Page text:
Melbourne: Women are more attracted to the body odour of men who eat a lot fruits and vegetables compared to those who have a more refined carbohydrates such as bread or pasta, a study has found.
From an evolutionary perspective, our sweat can help signal our health status and could possibly play a role in helping to attract a mate, scientists say.
"We have known for a while that odour is an important component of attractiveness, especially for women," said Ian Stephen of Macquarie University in Australia. Researchers recruited a group of healthy, young men. The men's skin was analysed using a spectrophotometer.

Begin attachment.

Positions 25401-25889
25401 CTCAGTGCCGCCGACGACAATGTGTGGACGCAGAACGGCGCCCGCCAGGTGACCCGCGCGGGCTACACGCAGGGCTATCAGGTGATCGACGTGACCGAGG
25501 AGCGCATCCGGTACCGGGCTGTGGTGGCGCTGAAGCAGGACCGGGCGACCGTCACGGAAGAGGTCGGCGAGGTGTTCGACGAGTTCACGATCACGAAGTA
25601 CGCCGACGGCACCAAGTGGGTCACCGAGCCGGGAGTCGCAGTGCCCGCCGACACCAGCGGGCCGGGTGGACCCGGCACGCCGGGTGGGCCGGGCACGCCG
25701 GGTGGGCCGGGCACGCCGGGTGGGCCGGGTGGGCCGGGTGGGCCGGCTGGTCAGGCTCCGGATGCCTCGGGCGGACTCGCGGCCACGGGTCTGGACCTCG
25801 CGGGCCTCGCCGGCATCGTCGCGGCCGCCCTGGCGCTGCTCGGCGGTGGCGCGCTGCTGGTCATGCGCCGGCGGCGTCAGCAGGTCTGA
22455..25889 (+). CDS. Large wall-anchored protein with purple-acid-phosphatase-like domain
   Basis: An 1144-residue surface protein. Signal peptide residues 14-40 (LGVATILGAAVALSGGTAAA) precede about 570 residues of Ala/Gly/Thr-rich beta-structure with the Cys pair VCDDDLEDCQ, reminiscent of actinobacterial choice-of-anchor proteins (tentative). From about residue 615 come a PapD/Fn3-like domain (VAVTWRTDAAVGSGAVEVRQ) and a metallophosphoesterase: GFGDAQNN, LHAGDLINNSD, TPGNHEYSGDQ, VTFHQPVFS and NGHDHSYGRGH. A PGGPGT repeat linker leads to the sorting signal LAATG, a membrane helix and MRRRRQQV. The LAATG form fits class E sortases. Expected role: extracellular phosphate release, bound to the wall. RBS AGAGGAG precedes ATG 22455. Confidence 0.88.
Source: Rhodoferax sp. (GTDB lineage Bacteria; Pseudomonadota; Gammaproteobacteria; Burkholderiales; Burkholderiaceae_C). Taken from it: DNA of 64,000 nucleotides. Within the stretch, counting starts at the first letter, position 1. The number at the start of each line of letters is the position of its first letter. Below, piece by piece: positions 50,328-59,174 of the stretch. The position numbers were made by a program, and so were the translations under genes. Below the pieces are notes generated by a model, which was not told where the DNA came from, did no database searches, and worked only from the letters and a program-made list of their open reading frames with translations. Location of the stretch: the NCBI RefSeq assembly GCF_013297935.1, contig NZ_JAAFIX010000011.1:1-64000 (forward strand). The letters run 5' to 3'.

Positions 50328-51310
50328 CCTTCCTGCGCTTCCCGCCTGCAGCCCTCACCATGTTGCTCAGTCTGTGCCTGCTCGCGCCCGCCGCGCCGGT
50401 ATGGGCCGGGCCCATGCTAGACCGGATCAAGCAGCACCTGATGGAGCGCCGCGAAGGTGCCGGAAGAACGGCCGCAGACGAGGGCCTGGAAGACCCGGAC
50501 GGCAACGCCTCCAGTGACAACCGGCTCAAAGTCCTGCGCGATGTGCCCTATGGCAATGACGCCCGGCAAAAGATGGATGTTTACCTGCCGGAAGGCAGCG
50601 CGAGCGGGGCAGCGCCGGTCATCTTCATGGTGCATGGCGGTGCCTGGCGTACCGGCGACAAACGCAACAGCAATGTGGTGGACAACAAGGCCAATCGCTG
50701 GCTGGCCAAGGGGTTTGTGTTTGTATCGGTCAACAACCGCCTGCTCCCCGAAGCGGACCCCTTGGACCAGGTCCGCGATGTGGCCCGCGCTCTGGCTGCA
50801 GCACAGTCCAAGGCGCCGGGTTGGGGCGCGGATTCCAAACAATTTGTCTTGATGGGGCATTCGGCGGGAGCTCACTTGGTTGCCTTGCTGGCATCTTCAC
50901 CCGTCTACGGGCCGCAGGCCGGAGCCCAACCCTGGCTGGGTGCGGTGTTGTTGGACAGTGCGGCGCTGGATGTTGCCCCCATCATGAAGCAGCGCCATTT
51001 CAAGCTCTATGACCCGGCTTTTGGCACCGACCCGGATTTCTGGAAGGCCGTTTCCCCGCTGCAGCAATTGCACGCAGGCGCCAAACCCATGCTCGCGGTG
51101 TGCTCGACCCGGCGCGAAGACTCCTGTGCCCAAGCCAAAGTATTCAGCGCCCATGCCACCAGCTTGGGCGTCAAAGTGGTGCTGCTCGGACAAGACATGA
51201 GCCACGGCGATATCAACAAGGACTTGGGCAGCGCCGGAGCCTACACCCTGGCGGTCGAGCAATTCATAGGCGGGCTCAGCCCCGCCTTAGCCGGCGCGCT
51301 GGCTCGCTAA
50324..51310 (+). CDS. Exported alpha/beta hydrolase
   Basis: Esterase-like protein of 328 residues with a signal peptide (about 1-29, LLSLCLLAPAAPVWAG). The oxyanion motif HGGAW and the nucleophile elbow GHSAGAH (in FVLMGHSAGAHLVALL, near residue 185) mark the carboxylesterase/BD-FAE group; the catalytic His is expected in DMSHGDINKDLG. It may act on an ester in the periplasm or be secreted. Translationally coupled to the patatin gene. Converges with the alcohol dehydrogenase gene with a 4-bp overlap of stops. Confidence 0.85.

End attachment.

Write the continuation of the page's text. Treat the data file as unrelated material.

When people eat a lot of colourful veggies, their skin takes on the hue of carotenoids, the plant pigments that are responsible for bright red, yellow and orange foods. The carotenoids get deposited in our skin, which can be measured by the spectrophotometer. The results are "a good indicator of how much fruits and vegetables we are eating," Stephen said. Researchers also had men complete food frequency questionnaires so they could determine the men's overall patterns of eating. Then the men were given clean T-shirts and asked to do some exercise. Afterwards, women in the study were asked to sniff the sweat. "Women basically found that men who ate more vegetables smelled nicer," Stephen was quoted as saying by 'NPR'. Men who ate a lot of meat did not produce a sweat that was any more - or less - attractive to women. However, meat did tend to make men's odour more intense. Carroll says people who eat a lot of fruits and vegetables are more likely to be interested in their health - "feeling good, looking fit" - than their smell.